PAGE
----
Everyone eats a peck of dirt before they die. – Great-Grandmother McNeil
Mother was a perfectionist and emotionally tied to neatness and cleanliness. I was something of a Momma’s Boy, and tended to avoid filth as much as a youngster, playing sports and kid’s games outdoors, could.
Dad was at the opposite extreme. On one occasion when we were working together, I hesitated to handle something (forgotten, but) disgusting. I received an object lesson from Dad. Fortunately, it was a verbal lesson. I pity the original recipient:
Dad was a Navy Ensign during WWII. He had assigned a member of his squadron (let’s call him Joe) to duty cleaning latrines. I do not mean to say that the duty was the genteel cleaning which we perform in indoor bathrooms. Latrines must be periodically emptied of their accumulated visitations. Joe was not enthusiastic about his duty assignment.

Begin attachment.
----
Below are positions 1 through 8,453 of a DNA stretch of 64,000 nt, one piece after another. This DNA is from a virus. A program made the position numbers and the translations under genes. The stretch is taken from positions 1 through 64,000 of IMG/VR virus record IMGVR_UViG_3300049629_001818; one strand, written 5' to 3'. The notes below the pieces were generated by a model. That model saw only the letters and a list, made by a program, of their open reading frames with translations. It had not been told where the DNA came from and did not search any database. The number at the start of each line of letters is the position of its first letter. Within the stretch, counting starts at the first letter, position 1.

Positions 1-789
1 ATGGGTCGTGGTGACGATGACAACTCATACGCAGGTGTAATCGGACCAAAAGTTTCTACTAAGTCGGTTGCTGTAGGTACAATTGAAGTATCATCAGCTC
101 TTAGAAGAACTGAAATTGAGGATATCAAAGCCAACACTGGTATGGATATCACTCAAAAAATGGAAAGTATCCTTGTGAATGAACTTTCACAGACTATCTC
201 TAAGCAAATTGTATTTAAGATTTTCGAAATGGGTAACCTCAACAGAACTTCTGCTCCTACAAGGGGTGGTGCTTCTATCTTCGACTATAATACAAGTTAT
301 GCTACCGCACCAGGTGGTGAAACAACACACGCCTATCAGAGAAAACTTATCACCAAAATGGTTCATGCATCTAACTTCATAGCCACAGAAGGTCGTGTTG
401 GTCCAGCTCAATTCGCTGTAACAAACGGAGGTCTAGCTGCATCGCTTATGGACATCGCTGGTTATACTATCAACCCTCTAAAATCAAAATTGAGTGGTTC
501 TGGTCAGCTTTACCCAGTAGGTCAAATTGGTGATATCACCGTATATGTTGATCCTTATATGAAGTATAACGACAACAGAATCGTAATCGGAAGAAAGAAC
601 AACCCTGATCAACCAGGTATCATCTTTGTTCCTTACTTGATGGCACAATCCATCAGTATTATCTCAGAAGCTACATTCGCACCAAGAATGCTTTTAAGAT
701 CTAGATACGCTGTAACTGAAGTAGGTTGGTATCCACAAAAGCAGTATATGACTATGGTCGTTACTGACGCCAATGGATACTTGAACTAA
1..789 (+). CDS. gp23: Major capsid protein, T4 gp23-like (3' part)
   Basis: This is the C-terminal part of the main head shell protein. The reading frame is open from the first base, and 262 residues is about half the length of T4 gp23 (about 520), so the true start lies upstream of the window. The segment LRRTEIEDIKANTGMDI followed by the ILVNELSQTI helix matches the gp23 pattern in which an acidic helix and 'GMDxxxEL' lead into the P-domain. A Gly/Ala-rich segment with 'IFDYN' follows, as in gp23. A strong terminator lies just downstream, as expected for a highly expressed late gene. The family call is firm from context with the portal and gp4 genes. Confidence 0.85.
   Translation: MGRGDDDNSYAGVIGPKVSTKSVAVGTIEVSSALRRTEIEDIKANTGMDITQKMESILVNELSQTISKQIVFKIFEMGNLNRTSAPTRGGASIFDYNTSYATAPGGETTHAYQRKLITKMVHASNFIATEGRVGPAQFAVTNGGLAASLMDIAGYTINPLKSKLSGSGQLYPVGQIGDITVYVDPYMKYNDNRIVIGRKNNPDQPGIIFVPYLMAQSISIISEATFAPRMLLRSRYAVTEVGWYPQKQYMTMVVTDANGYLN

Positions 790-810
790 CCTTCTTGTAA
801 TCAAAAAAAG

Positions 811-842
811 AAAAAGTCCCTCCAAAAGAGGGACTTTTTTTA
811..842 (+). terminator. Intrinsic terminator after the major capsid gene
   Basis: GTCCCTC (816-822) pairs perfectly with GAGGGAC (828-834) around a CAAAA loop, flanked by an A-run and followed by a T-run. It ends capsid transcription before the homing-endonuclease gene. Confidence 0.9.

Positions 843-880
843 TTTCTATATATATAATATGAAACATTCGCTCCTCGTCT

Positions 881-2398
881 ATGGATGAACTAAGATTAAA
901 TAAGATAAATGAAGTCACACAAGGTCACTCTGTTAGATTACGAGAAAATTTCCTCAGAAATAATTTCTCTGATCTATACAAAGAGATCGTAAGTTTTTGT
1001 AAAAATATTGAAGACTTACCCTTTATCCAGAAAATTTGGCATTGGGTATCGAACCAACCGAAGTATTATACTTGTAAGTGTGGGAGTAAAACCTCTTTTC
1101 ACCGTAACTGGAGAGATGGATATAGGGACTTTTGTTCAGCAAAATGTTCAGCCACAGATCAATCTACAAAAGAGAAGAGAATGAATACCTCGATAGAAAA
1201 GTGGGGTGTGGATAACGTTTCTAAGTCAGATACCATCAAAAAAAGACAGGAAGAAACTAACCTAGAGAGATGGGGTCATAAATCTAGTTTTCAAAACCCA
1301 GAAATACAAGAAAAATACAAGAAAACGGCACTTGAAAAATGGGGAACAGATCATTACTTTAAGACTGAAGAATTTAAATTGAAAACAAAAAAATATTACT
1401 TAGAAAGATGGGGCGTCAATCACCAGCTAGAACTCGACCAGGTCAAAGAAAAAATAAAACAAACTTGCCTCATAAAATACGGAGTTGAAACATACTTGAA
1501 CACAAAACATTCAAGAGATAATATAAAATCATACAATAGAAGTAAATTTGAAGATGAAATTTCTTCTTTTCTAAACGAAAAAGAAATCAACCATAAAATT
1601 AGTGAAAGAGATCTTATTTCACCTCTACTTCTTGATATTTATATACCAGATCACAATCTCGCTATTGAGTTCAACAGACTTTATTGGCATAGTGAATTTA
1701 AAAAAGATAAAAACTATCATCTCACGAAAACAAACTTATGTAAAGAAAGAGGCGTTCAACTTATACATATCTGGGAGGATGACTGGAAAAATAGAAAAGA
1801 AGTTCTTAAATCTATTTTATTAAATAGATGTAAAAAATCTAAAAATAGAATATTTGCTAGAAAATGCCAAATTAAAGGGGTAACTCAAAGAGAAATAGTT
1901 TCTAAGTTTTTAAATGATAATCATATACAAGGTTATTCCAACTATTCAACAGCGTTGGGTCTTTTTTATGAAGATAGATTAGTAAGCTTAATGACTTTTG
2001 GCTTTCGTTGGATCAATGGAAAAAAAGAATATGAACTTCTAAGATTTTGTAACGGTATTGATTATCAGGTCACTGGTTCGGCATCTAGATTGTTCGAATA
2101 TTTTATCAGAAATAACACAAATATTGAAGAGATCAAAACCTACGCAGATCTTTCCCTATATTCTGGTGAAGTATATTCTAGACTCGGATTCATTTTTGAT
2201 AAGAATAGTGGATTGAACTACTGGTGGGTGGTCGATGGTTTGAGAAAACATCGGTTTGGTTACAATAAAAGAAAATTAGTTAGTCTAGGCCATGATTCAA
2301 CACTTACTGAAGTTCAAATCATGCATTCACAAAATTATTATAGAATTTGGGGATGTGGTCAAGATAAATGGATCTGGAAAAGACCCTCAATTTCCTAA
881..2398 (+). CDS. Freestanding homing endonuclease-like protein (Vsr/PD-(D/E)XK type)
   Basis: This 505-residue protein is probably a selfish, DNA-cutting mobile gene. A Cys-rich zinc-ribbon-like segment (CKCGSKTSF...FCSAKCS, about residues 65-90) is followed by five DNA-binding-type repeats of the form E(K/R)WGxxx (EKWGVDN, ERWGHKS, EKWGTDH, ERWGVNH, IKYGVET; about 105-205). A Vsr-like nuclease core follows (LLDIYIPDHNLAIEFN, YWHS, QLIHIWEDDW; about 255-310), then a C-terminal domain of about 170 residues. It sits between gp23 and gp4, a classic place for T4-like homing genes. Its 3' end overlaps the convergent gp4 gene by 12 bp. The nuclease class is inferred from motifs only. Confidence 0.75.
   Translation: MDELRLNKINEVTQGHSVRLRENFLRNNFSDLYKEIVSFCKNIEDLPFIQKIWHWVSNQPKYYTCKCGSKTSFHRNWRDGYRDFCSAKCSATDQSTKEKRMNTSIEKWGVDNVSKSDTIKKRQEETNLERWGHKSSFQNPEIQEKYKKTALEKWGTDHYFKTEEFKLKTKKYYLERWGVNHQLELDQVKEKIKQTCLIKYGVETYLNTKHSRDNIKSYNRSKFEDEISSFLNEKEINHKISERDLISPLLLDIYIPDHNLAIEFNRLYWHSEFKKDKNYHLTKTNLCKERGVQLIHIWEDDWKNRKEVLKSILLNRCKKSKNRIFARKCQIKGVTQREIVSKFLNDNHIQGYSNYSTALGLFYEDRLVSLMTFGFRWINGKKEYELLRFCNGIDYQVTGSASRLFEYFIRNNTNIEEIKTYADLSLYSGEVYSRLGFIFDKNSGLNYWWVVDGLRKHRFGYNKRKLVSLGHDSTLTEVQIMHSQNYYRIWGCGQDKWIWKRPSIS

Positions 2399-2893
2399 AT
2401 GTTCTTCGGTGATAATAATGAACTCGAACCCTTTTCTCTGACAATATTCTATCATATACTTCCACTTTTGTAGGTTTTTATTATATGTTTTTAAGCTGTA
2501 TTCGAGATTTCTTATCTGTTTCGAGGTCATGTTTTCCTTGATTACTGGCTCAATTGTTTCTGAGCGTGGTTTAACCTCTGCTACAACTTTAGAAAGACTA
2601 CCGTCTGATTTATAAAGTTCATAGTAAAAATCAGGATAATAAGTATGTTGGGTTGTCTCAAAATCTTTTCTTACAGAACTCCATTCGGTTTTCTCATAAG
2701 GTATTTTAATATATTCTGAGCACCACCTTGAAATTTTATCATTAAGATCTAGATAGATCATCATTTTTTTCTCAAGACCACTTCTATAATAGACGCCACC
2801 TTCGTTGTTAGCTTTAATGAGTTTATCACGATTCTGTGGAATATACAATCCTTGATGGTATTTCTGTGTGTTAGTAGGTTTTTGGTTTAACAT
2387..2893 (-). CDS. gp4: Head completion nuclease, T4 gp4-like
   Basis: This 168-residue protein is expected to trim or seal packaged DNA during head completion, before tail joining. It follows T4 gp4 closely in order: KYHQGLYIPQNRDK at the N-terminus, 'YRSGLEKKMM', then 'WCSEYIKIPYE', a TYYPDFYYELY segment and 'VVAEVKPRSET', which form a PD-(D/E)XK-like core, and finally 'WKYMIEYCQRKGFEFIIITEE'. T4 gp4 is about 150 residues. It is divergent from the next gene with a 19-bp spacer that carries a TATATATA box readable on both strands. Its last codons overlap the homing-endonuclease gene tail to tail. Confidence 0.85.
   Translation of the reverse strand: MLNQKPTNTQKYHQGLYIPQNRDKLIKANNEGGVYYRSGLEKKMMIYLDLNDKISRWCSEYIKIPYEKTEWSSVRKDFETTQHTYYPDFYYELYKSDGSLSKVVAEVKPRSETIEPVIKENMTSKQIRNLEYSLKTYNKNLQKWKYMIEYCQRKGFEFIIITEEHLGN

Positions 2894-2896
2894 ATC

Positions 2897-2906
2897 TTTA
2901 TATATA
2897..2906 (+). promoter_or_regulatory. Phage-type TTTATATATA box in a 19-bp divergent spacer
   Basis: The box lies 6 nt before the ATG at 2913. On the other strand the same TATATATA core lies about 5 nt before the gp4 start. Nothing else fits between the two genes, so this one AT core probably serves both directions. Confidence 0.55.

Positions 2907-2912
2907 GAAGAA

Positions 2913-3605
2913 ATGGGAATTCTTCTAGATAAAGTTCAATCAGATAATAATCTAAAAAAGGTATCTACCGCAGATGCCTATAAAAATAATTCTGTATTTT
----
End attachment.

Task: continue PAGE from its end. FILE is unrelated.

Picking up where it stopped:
Dad checked on Joe’s progress after a while. He was most displeased to find that Joe was using a small stick (Dad said that it looked like a toothpick) to remove the gooey pile from the pit. Dad had a simple and extremely direct way to confront Joe’s reservations. He scooped a handful of unspeakable ickiness from below and grabbed Joe’s wrist. The steaming, dripping pile was slapped onto Joe’s palm with sufficient force that he would not need to grasp it.
Latrine duty was, on that day, completed on schedule. Joe could not have ever forgotten this lesson, for I have been unable to forget being merely told about it.